I’m sorry, but to so easily dismiss such enormous global issues as ‘pet causes’—as if there is no way they could possibly be linked to transnational terrorism—is a little too politically correct if not cynical for Coyne. To him and Sibley I ask ineloquently: is it so inconceivable that some Western policies could have pissed people off in other parts of the world? This is taboo to discuss, but sometimes it’s necessary.
Coyne implies that American foreign policy has nothing to do with it. Meanwhile, American foreign policy facilitated the oppression of millions of Muslims by propping up and arming the dictators who ruled them for decades. The US has a permanent military presence throughout the Middle East, notably in Bahrain, Qatar and Saudi Arabia, and very likely will in Iraq and Afghanistan—all around Muslim holy sites. The US government instituted a culture of torture throughout the immediate post 9/11 era. Oil. The list goes on.
Coyne also says poverty has nothing to do with it. Well, poverty is what drives young unemployed men towards terrorist groups, lured by the promise of money, power, sustenance, a sense of purpose, and religious gratification. And like it or not, global poverty persists to some (big emphasis on some) extent due to western policies, including, again, support for dictators who sifon off resource revenues, massive agricultural subsidies at home, and structural adjustment schemes imposed through the international financial institutions.
Yet just as Coyne predicted I would say: of course none of this justifies the mass killing of innocent people. Nothing does. Except I don’t say it to cover up my desire to discuss my ‘pet causes’; I say it because it’s true.
Here’s the thing: part of looking into the root causes of terrorism involves accepting the possibility that some of our actions have been counterproductive, or just plain wrong. Nevertheless, people like Sibley would have us believe that, in such a grim world, acting selfishly—even if it means compromising the interests of others—is necessary and thus can never be ‘wrong’. I disagree. There are limits and there are consequences—what they call blowback in US government circles. This can manifest itself in terrorism, which is sometimes senselessly its own end, other times the warfare of the weak, but always barbaric and most certainly unjustified.
Since 9/11, we’ve all heard the rumours, read the news reports, watched the documentaries, and witnessed the scandals. Indeed, the wars in Afghanistan and Iraq made an industry out of alleged American conspiratorial behaviour.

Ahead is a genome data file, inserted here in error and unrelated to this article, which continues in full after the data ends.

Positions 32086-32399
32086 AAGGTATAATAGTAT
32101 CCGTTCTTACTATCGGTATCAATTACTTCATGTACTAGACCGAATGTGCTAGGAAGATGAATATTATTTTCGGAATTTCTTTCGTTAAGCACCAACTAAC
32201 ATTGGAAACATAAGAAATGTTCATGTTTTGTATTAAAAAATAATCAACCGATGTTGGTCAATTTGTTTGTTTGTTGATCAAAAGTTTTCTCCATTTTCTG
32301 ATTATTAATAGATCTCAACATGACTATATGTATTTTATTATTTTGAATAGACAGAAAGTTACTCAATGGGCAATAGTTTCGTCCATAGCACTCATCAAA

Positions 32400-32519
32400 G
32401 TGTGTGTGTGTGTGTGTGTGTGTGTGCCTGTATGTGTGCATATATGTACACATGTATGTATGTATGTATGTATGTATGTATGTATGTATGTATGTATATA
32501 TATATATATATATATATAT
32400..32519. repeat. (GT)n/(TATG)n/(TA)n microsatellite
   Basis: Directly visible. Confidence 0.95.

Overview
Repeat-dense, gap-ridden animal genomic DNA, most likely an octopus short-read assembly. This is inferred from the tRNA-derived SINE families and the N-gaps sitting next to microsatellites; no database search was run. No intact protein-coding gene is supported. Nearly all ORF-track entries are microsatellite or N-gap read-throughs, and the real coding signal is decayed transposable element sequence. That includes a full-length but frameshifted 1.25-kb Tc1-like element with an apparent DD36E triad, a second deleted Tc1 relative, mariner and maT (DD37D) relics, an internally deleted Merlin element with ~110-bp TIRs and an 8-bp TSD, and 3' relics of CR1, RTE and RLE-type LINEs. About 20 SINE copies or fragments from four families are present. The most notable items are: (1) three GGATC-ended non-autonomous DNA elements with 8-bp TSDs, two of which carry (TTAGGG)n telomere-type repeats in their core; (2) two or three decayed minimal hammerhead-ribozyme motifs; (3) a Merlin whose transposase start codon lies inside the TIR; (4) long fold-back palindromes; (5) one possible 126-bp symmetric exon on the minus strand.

But if there was ever a shred of doubt left about the Bush Administration’s complicity in and outright sanction of torture, 580 pages of evidence should finally lay it to rest.
From the Guardian:
An independent examination of the US rendition programme after 9/11 has concluded that it is “indisputable” that America tortured prisoners, and that the country’s highest officials were responsible.
A 580-page report published on Tuesday by the Constitution Project, a non-partisan Washington-based thinktank, concludes that the programme was unjustified and counterproductive, damaging to the country’s reputation, and has placed US military personnel at risk of mistreatment if they are themselves taken prisoner.
In findings similar to those of a report published two months ago by the New York NGO Open Society Justice Initiative, the study concludes that the US rendition programme enjoyed widespread international co-operation, with the UK, Canada, Italy, Germany and Sweden identified as prominent supporters alongside Egypt, Syria, Morocco and Jordan.
The authors also conclude that the UK-Libyan rendition operations that resulted in the abduction of two dissidents who were taken to Tripoli along with their families in 2004 were intended not to combat international terrorism, but to “gain favour” with the Gaddafi regime.
The report also concludes that the CIA operated secret prisons within three European countries: Poland and Lithuania, which have acknowledged their existence, and Romania, which continues to deny that such a facility existed.
In one of their most damning conclusions, the panel says: “In the course of the nation’s many previous conflicts, there is little doubt that some US personnel committed brutal acts against captives, as have armies and governments throughout history. But there is no evidence there had ever before been the kind of considered and detailed discussions that occurred after 11 September, directly involving a president and his top advisers on the wisdom, propriety and legality of inflicting pain and torment on some detainees in our custody.”
So not only did the highest levels of the Bush Administration work deliberately and persistently to institutionalize the use of torture, they tried their damnedest to justify it despite being in clear violation of international law, and to prove it wise in the face of fairly wide consensus that it is plainly ineffective (for those ends-justify-the-means’ers keeping score at home). And no Zero Dark Thirty is not proof to the contrary.
This is what precipitated Abu Ghraib—not renegade soldiers. It was a culture of cruelty that permeated every level of the US government and military, leaving an undeniable stain on America’s global reputation.